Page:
Hermeus, an aerospace company headquartered in Atlanta, Georgia, USA, has demonstrated turbojet to ramjet transition within its Chimera engine. The cost and speed at which the Hermeus team achieved this milestone is notable: Hermeus designed, built, and tested Chimera in twenty-one months for $18 million.
Manufacturing in-house allows for a tight feedback loop between engineers and technicians which is key to the company’s ability to iterate quickly. Additionally, vertical integration eases reliance on outside vendors and allows for better control of the supply chain. Another important factor in building Chimera is Additive Manufacturing; reportedly about 15% of the engine is produced via AM, which enabled rapid development.
Chimera is a turbine-based combined cycle engine (TBCC) – which basically means it’s a hybrid between a turbojet and a ramjet. The ability to switch between these two modes allows Hermeus’ first aircraft, Quarterhorse, to take off from a regular runway and accelerate up to high-Mach speeds.
At low speeds, Chimera is in turbojet mode – just like any jet aircraft. But as the temperature and the speed of the incoming air increase, turbojets hit their performance limit. This happens at around Mach 2. Chimera has a pre-cooler that reduces the temperature of the air coming into the turbojet, allowing Hermeus to squeeze a bit more performance from the turbojet before transitioning to ramjet.
At around Mach 3, Chimera begins to bypass the incoming air around the turbojet and the ramjet takes over completely. A ramjet is a simple propulsion system which ‘rams’ the incoming high-pressure air to create compression. Fuel is mixed with this compressed air and ignited for thrust. Ramjets are optimal between Mach 3 and Mach 5.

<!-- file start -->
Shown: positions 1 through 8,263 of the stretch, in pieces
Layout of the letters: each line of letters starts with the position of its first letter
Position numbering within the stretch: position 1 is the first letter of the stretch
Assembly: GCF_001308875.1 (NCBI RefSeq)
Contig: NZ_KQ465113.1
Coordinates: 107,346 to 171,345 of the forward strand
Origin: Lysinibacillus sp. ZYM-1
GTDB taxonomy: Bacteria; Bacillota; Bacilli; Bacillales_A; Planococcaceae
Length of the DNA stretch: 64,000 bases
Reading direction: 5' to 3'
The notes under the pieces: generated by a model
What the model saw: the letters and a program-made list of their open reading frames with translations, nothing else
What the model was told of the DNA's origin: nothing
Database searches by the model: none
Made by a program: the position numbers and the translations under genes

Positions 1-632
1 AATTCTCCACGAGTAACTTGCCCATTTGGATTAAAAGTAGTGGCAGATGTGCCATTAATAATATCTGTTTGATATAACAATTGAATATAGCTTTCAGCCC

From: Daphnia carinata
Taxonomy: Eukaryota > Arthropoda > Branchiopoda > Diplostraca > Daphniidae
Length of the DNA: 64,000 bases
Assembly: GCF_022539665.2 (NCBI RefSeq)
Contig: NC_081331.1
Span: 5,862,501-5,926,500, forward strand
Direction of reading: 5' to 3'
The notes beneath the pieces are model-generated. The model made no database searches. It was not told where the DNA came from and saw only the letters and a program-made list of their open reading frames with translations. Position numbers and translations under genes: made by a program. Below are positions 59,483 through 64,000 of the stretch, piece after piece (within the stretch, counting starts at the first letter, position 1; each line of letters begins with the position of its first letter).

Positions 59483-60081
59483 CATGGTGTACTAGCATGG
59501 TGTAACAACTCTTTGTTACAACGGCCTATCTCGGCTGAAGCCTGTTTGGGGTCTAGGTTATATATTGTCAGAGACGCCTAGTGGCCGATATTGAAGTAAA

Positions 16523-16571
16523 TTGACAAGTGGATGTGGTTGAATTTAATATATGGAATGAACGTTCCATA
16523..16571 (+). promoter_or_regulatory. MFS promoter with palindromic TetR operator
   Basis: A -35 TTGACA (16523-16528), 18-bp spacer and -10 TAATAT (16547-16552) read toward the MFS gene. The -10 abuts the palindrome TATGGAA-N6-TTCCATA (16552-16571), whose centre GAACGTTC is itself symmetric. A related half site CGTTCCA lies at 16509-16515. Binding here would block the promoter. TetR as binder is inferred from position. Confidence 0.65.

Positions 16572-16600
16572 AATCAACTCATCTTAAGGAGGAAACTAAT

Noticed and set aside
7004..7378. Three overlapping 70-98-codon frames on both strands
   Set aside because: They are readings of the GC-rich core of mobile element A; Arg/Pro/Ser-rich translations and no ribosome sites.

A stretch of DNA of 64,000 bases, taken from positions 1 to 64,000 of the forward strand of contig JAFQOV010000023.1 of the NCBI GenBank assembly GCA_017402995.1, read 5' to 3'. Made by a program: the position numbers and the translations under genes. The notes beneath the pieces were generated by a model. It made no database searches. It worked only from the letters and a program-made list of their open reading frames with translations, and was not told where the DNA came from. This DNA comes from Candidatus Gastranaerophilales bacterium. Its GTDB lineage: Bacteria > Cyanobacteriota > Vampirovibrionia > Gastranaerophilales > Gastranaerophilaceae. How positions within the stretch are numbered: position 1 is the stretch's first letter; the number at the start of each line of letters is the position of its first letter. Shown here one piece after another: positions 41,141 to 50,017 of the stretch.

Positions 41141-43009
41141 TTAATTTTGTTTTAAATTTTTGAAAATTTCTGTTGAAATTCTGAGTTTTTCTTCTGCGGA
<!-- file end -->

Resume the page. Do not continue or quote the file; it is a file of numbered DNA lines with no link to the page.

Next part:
“This achievement is a major technical milestone for Hermeus,” stated AJ Piplica, CEO. “But more than that, it’s a proof point that demonstrates how our small team can rapidly design, build, and test hardware with budgets significantly smaller than industry peers.”
The testing took place at the Notre Dame Turbomachinery Laboratory, which provides heated air to simulate high-Mach temperatures and pressures.
“The Notre Dame facility allowed us to create conditions similar to what we’ll see in flight,” said Glenn Case, CTO. “Completing this testing on the ground significantly de-risks our Quarterhorse flight test campaign which will begin late next year.”
Hermeus’ TBCC engine is unique in the field of hypersonics. Most hypersonic platforms are powered by a rocket engine. But this approach makes reusability much harder and inherently more dangerous for passenger flight.
By making a full-range air-breathing hypersonic engine that does not require a rocket to accelerate, Hermeus is setting the stage for operational hypersonic flight – meaning aircraft that can be rapidly re-used.
An additional benefit of this engine design is that it accommodates existing transportation infrastructure. Hermeus aircraft are designed to be operational at traditional airports. This is important not just for hypersonic testing, but reportedly critical to Hermeus’ goal of radically accelerating passenger travel through hypersonic flight.